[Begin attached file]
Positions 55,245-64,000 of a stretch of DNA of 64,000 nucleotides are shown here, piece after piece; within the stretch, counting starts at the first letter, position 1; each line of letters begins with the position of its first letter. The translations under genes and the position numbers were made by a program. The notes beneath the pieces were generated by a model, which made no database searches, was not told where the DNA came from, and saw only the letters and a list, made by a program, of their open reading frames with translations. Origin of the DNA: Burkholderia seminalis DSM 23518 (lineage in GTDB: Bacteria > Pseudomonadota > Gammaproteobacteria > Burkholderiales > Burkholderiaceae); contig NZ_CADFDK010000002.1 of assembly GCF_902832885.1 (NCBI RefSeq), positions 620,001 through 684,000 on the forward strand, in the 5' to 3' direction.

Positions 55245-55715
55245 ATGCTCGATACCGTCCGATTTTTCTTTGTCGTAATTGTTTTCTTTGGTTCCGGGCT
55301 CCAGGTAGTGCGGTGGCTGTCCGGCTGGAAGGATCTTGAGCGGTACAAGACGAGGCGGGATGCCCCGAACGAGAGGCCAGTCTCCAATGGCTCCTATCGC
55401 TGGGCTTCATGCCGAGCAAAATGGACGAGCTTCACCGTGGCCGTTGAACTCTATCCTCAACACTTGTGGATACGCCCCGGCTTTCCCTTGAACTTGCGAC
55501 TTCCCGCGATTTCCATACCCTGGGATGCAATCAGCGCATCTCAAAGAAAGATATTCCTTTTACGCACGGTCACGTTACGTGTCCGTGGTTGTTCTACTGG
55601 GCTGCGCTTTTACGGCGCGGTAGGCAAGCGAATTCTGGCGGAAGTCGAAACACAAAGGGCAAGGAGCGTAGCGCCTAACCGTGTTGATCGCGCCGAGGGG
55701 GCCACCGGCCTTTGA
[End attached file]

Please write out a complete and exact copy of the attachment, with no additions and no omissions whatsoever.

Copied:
Positions 55,245-64,000 of a stretch of DNA of 64,000 nucleotides are shown here, piece after piece; within the stretch, counting starts at the first letter, position 1; each line of letters begins with the position of its first letter. The translations under genes and the position numbers were made by a program. The notes beneath the pieces were generated by a model, which made no database searches, was not told where the DNA came from, and saw only the letters and a list, made by a program, of their open reading frames with translations. Origin of the DNA: Burkholderia seminalis DSM 23518 (lineage in GTDB: Bacteria > Pseudomonadota > Gammaproteobacteria > Burkholderiales > Burkholderiaceae); contig NZ_CADFDK010000002.1 of assembly GCF_902832885.1 (NCBI RefSeq), positions 620,001 through 684,000 on the forward strand, in the 5' to 3' direction.

Positions 55245-55715
55245 ATGCTCGATACCGTCCGATTTTTCTTTGTCGTAATTGTTTTCTTTGGTTCCGGGCT
55301 CCAGGTAGTGCGGTGGCTGTCCGGCTGGAAGGATCTTGAGCGGTACAAGACGAGGCGGGATGCCCCGAACGAGAGGCCAGTCTCCAATGGCTCCTATCGC
55401 TGGGCTTCATGCCGAGCAAAATGGACGAGCTTCACCGTGGCCGTTGAACTCTATCCTCAACACTTGTGGATACGCCCCGGCTTTCCCTTGAACTTGCGAC
55501 TTCCCGCGATTTCCATACCCTGGGATGCAATCAGCGCATCTCAAAGAAAGATATTCCTTTTACGCACGGTCACGTTACGTGTCCGTGGTTGTTCTACTGG
55601 GCTGCGCTTTTACGGCGCGGTAGGCAAGCGAATTCTGGCGGAAGTCGAAACACAAAGGGCAAGGAGCGTAGCGCCTAACCGTGTTGATCGCGCCGAGGGG
55701 GCCACCGGCCTTTGA